Here is part of the bulkhead at the forward wing crosstie station or station 101.625. (photo by John LaTourelle)
This is the backside of the forward crosstie bulkhead. (photo by John LaTourelle)
In this tighter shot, we can see how the structure is attached to the “parting line” beam. (photo by John LaTourelle)

When the basic bottom structure has been completed, the beams will be removed and the top half of the fuselage will be built on the bottom half.


And that’s all for this month. WarbirdsNews wishes to thank AirCorps Aviation, Chuck Cravens (for the words) and John LaTourelle (for the images) for making this report possible! We look forwards to bringing more restoration reports on progress with this rare machine in the coming months.

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2 Comments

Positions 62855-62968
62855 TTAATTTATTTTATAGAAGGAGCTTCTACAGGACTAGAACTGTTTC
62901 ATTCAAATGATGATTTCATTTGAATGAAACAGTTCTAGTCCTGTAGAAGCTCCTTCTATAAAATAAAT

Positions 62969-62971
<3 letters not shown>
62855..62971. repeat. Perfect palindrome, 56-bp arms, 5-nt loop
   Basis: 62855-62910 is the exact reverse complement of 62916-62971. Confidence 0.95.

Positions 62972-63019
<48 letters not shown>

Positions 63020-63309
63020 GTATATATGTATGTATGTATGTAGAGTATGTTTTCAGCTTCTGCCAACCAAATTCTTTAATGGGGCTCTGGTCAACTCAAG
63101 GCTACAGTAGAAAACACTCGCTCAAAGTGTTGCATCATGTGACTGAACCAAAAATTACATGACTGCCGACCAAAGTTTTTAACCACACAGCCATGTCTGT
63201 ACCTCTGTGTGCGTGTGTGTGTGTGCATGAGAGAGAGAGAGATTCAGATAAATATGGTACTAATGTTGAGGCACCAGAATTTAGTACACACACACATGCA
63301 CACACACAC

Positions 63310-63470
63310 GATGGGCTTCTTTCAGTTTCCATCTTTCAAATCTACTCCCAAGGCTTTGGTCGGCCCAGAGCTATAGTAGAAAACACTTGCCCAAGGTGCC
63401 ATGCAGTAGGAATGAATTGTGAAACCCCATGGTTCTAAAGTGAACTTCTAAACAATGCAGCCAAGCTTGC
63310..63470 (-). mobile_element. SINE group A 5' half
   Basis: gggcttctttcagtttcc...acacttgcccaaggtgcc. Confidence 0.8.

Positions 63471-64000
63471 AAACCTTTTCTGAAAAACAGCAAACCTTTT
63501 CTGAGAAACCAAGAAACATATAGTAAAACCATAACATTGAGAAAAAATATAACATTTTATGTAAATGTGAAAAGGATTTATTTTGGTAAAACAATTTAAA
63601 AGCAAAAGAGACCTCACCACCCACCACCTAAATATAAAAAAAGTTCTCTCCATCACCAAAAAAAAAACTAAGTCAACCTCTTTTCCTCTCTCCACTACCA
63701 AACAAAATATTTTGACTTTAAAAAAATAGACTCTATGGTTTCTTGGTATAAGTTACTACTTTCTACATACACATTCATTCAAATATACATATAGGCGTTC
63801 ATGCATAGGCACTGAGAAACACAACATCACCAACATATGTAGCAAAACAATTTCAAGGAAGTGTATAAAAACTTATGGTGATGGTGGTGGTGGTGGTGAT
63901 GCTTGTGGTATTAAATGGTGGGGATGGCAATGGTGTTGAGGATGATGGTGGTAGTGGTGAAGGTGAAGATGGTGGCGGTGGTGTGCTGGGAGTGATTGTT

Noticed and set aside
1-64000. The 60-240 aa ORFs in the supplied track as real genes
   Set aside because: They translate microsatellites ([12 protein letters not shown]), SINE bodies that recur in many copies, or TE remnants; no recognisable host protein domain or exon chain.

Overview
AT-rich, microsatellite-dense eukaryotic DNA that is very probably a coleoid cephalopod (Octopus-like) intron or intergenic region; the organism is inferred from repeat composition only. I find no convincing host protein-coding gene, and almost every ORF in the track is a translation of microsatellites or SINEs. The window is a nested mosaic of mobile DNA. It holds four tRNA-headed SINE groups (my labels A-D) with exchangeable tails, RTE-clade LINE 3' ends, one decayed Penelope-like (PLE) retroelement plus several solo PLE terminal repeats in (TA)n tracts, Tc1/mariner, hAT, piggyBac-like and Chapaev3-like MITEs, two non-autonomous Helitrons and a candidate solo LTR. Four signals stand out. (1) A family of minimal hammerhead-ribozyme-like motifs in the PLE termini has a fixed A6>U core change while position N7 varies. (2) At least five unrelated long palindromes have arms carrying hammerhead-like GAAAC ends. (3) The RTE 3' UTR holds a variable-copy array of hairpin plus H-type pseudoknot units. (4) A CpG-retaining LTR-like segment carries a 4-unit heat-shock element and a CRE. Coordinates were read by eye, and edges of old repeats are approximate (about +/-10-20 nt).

1. Wonderful Workmanship!
    However I do wonder who has the money for all this or if it is not just another asset investment scheme? Any way, at least it keeps the crafts alive and training another generation of aircraft craftsmen. Amen, brother to that!!

    • You are so right… It is incredible workmanship. But you have to remember, there are quite a number of people willing to pay for this level of precision. It may be asset investment for a few owners, but Texas Flying Legends wouldn’t fly their aircraft to all corners of America (and even beyond) if that were true for them. These guys want to share their passion for aviation history with the nation, and that’s a great thing!